• Married couples in elderly care facilities are generally not separated unless one spouse's health dictates hospitalization or special care.
  • The dissolution of a marriage requires a determination of property distribution, award of child custody and support and spousal support. Absent divorce, there is no uniform system for sorting out the ending of a relationship.
[h=2]The Financial[/h] Financial issues are complex and challenging, no matter the couple. When home ownership, kids and other assets are a part of the equation, planning for the present and especially the future is even more critical for greater security.





Great so do it right change it by law not by some judge. If its such a huge problem put it to a vote and fix the problem. Or better yet remove the requirements for marriage. Allow anyone to have the same benefits if two people dont want to be married but are together give them the same benefits
 
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Bob Hubbard

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I've contacted my elected officials, repeatedly, on this topic. NY as a result legalized same sex marriages 2 years ago. NY's Senators and Reps have been part of why the Federal Government is moving in the direction of same-sex marriage now. I've run for office, repeatedly, with that as a key plank in my platform.
So, I've done a bit, a tiny tiny bit, to move things forward for equality.
 

ballen0351

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I've contacted my elected officials, repeatedly, on this topic. NY as a result legalized same sex marriages 2 years ago. NY's Senators and Reps have been part of why the Federal Government is moving in the direction of same-sex marriage now. I've run for office, repeatedly, with that as a key plank in my platform.
So, I've done a bit, a tiny tiny bit, to move things forward for equality.

Its legal here too by popular vote. I'm positive it would pass everywhere in the next few years. Rulings like this however cause a backlash and push back that I don't think would be there if they let it happen naturally.
 

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Its legal here too by popular vote. I'm positive it would pass everywhere in the next few years. Rulings like this however cause a backlash and push back that I don't think would be there if they let it happen naturally.

While I agree that the trend seems to be moving strongly toward states legalizing gay marriage. Particularly so, since most legislation 10 years ago was targeting laws such as "civil union" and marriage wasn't even on the table. However, I remember the 60's, the 70's and pretty much every decade since and I don't recall a single civil rights issue or issue of similar impact and divisiveness ever coming to resolution "naturally". The courts seemed to be an important wedge in moving the process along. Fortunately, as contentious as we Americans can be; we still seem to come through the messy process of change and respect the outcome even when we aren't totally enamored with the system. At the end of the day, it shouldn't matter what I believe, or your believe, as long as neither of us imposes our beliefs unnecessarily upon others. To paraphrase Thomas Jefferson; If it neither breaks my leg nor picks my pocket, what business is it of the government? And as messy as the courts can be, they are still useful in negating bad legislation and sometimes keeping the government out of our lives.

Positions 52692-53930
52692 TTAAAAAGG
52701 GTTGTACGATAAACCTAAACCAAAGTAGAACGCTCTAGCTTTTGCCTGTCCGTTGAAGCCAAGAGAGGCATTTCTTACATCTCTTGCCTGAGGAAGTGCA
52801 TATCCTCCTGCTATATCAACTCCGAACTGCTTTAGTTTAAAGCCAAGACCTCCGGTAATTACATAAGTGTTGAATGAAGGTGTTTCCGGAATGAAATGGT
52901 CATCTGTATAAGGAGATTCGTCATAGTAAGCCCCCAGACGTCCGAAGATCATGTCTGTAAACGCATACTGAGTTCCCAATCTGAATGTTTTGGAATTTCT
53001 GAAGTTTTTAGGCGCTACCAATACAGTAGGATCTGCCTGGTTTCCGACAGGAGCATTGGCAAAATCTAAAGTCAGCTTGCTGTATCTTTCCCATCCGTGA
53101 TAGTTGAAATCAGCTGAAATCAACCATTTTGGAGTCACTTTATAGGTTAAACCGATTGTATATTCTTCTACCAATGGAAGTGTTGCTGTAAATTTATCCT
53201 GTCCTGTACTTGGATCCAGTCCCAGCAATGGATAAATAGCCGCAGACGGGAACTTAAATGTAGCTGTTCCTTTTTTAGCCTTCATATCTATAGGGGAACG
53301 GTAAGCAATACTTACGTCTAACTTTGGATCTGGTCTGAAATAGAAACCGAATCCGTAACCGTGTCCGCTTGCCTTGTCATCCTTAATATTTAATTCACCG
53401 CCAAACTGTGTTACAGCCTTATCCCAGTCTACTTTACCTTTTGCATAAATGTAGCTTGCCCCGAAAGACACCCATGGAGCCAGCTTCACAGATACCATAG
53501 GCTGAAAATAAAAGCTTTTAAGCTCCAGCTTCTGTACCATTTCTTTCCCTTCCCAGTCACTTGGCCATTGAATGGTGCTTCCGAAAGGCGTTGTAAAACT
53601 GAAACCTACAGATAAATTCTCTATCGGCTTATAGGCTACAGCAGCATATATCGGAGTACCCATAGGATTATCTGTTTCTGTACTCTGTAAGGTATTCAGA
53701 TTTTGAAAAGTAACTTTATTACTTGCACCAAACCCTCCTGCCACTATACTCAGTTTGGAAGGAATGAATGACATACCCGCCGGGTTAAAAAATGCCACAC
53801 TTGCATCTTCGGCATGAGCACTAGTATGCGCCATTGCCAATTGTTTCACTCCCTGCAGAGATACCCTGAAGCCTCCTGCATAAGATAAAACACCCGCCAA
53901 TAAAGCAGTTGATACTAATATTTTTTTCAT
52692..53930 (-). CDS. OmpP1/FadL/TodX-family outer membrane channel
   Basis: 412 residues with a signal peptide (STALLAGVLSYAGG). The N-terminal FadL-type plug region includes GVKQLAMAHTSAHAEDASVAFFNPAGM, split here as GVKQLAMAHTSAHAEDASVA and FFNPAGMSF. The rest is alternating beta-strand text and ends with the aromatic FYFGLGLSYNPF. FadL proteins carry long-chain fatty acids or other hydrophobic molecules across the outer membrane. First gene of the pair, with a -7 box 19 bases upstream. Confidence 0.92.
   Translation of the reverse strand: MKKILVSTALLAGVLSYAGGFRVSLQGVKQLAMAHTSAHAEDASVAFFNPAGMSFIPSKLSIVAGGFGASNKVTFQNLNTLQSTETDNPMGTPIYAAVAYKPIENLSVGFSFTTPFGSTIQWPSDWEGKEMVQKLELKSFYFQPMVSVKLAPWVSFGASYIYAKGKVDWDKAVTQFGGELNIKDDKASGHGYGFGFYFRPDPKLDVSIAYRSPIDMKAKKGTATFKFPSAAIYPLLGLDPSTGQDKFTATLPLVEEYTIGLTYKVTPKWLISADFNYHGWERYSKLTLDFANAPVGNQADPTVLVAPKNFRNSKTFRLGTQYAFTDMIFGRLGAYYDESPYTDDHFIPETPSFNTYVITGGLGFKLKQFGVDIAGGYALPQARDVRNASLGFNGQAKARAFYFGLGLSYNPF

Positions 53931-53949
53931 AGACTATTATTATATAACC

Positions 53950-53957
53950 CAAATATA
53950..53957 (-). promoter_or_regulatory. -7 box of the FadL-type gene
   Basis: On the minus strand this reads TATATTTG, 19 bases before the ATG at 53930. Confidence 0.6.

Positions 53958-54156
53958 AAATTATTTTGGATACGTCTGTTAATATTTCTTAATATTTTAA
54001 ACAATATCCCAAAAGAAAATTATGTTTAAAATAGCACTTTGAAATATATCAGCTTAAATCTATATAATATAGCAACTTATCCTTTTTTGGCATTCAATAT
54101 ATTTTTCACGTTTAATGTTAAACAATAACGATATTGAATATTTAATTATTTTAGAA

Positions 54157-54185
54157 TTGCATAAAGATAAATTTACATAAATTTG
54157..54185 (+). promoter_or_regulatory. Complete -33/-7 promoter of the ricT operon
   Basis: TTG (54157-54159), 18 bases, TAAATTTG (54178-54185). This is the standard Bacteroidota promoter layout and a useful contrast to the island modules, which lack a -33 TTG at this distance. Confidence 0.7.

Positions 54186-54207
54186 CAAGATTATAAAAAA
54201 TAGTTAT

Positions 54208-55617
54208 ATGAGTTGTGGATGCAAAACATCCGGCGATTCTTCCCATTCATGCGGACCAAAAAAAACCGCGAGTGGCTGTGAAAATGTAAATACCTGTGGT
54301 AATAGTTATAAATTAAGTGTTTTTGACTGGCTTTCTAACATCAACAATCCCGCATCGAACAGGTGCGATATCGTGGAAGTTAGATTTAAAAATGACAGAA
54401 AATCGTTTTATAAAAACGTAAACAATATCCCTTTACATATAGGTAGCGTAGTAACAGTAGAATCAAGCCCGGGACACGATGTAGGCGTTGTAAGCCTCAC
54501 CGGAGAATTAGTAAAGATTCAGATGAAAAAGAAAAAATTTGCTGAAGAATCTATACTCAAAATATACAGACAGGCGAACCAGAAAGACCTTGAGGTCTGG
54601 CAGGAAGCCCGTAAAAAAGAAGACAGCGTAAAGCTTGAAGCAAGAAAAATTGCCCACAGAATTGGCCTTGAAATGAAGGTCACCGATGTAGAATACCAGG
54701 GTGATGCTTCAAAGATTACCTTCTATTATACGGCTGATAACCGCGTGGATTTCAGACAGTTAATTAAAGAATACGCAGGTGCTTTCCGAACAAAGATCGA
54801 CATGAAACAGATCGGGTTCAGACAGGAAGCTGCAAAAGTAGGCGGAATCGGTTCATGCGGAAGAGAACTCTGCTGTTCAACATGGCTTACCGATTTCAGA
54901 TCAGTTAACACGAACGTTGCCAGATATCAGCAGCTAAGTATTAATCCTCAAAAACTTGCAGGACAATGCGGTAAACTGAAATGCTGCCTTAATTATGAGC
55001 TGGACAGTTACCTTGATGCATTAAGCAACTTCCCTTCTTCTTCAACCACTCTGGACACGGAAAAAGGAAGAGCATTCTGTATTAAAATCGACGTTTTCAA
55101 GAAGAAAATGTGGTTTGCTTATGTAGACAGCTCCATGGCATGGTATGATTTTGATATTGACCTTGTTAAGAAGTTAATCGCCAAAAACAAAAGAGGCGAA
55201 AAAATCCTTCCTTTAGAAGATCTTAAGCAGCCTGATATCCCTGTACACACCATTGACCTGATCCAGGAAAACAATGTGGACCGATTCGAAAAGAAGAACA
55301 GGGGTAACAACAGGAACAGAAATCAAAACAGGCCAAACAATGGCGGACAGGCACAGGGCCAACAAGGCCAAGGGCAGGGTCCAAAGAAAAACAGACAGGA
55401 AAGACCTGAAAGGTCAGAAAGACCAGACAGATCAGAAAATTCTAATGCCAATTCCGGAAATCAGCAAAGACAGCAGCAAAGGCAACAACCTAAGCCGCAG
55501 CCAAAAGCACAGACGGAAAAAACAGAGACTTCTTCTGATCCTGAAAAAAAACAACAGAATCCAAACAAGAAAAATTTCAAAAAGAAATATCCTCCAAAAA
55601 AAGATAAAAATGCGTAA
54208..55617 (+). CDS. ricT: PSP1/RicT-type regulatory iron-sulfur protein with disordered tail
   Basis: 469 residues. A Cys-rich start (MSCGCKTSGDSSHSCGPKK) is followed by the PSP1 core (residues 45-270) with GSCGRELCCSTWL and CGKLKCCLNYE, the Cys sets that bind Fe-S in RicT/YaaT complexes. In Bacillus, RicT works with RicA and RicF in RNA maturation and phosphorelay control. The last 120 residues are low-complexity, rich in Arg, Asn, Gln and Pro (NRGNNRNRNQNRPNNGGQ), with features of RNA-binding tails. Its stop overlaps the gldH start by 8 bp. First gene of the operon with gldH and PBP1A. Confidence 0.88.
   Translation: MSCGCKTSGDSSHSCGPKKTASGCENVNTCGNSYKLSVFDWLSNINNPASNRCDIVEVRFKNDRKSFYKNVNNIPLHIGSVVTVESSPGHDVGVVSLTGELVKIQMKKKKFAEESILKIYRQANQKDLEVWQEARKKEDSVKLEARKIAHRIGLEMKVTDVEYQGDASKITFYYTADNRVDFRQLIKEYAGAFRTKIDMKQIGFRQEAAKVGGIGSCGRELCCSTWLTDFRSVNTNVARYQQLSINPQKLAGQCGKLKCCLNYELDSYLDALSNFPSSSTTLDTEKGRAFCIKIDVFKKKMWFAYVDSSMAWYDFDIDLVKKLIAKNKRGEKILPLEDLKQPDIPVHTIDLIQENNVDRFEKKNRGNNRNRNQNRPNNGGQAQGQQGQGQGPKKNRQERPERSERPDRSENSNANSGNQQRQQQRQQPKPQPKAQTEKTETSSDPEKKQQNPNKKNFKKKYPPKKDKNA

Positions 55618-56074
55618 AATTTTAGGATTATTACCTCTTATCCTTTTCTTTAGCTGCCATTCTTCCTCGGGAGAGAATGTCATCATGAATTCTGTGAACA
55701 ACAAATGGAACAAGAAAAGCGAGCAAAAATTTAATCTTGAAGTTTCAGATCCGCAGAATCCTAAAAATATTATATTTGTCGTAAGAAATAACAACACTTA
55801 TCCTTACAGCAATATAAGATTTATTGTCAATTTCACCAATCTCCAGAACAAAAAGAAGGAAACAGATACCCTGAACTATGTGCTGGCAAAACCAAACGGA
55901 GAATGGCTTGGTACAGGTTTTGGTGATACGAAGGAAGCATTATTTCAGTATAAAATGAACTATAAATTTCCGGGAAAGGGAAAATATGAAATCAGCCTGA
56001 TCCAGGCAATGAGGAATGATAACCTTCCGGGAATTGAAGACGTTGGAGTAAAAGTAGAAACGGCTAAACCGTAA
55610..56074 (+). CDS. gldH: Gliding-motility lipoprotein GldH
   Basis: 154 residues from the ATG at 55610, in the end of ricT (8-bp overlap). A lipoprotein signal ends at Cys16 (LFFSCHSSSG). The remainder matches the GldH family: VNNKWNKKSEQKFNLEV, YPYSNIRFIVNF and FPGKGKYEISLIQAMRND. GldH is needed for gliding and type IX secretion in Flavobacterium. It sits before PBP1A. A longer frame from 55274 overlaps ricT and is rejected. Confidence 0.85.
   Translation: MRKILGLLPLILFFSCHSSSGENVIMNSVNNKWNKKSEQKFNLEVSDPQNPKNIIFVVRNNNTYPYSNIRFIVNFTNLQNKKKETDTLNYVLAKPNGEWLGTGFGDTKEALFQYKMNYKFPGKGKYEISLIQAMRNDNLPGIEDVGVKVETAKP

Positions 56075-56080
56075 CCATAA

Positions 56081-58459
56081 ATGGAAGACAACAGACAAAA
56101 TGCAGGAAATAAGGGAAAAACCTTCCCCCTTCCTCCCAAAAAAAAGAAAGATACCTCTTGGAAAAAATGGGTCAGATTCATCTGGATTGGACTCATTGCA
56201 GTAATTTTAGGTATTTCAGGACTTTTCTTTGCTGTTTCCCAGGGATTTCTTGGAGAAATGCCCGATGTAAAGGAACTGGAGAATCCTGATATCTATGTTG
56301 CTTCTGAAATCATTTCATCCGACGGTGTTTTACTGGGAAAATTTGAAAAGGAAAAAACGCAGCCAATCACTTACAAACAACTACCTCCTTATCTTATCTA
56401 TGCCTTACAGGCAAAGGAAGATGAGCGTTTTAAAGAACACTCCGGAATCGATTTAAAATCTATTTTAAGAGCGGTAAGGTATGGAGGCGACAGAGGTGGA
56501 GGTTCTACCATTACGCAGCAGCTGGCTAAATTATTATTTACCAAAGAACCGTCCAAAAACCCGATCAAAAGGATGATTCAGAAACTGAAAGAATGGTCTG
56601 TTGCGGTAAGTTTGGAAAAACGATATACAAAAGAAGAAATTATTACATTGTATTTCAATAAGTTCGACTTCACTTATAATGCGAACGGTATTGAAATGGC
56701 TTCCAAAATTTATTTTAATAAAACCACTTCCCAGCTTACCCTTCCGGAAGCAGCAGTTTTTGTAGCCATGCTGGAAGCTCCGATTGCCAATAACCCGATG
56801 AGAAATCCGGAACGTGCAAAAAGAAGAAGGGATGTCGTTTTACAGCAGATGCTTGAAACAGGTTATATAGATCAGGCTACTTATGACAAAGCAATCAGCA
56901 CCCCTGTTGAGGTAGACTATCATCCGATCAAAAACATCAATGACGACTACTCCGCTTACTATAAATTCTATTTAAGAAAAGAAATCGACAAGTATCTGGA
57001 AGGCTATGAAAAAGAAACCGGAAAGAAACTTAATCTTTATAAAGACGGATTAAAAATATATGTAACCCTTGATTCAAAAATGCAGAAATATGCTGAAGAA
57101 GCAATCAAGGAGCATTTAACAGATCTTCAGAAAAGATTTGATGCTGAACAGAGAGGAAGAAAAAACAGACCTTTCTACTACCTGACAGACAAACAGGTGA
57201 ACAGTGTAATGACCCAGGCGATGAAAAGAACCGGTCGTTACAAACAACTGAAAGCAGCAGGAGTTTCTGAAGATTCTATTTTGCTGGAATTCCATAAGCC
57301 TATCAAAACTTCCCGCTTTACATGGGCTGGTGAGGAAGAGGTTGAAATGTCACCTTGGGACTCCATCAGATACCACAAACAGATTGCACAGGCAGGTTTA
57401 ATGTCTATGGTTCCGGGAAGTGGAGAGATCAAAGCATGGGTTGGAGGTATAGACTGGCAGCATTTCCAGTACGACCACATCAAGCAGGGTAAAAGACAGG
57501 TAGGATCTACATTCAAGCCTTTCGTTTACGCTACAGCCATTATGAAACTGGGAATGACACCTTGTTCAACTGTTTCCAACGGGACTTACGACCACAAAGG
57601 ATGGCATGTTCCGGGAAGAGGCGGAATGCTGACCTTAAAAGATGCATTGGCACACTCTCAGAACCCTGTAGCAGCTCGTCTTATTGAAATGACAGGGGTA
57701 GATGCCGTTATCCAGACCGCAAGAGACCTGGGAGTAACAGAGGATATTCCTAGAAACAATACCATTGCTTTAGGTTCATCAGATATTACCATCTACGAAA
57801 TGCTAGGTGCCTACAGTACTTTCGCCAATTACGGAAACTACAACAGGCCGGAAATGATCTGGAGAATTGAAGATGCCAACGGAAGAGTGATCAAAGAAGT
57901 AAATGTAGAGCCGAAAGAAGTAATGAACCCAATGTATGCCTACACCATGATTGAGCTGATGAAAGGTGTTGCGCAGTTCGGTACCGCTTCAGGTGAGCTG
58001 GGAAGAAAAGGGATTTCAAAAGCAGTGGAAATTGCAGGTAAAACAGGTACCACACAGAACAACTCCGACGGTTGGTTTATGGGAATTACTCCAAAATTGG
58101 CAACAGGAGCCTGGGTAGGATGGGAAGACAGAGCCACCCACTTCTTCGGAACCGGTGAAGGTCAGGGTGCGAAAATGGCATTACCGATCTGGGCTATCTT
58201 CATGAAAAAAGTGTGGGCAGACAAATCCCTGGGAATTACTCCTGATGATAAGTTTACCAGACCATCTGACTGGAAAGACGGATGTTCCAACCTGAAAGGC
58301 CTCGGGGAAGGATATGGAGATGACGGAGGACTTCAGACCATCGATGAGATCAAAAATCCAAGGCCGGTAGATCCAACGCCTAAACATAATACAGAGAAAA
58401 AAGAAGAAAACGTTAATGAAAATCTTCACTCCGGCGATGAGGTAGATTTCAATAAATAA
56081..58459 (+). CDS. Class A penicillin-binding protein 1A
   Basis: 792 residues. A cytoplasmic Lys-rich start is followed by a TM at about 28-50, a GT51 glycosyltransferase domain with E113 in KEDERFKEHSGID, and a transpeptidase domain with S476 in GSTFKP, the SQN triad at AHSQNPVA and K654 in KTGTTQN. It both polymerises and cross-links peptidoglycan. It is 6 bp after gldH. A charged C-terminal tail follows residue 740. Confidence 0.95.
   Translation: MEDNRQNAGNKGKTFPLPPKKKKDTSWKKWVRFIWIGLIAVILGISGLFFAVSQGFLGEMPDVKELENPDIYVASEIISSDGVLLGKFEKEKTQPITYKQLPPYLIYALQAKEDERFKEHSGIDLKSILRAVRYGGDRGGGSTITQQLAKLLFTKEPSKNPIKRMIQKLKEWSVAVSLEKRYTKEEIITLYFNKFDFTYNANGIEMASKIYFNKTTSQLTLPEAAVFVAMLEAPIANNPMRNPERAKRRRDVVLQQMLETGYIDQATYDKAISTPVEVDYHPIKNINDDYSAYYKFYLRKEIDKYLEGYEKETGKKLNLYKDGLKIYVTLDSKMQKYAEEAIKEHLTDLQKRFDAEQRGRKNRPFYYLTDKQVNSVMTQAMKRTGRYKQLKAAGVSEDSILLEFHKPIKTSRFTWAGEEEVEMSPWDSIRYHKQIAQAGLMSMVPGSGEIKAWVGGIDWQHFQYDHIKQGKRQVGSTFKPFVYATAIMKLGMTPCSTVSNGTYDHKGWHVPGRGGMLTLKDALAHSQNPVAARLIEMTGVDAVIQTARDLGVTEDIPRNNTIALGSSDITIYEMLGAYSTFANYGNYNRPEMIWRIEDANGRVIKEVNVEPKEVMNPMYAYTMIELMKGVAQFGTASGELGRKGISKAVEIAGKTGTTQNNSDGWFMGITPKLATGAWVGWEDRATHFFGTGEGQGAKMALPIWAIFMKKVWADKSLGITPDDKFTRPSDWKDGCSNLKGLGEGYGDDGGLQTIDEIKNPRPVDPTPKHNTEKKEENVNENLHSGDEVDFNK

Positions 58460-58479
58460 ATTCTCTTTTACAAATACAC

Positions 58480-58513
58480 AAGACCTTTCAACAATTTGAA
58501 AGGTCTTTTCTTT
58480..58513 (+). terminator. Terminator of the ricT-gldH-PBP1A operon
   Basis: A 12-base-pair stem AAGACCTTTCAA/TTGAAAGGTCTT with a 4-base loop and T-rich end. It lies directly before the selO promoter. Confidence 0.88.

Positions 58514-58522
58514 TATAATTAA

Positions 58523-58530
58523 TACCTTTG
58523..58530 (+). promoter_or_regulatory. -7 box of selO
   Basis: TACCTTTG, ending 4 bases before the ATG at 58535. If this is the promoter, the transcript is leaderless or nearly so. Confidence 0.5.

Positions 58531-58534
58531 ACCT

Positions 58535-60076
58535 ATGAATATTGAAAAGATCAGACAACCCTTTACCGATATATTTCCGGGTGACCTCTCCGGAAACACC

ballen0351

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While I agree that the trend seems to be moving strongly toward states legalizing gay marriage. Particularly so, since most legislation 10 years ago was targeting laws such as "civil union" and marriage wasn't even on the table. However, I remember the 60's, the 70's and pretty much every decade since and I don't recall a single civil rights issue or issue of similar impact and divisiveness ever coming to resolution "naturally". The courts seemed to be an important wedge in moving the process along. Fortunately, as contentious as we Americans can be; we still seem to come through the messy process of change and respect the outcome even when we aren't totally enamored with the system. At the end of the day, it shouldn't matter what I believe, or your believe, as long as neither of us imposes our beliefs unnecessarily upon others. To paraphrase Thomas Jefferson; If it neither breaks my leg nor picks my pocket, what business is it of the government? And as messy as the courts can be, they are still useful in negating bad legislation and sometimes keeping the government out of our lives.
How do we know if anything would have happened naturally it wasn't given the chance.

And that part about not forcing your beliefs on others is exactly what's happening here. Instead of allowing people to come to a decision naturally. The courts are totally changing rules against the will of the people.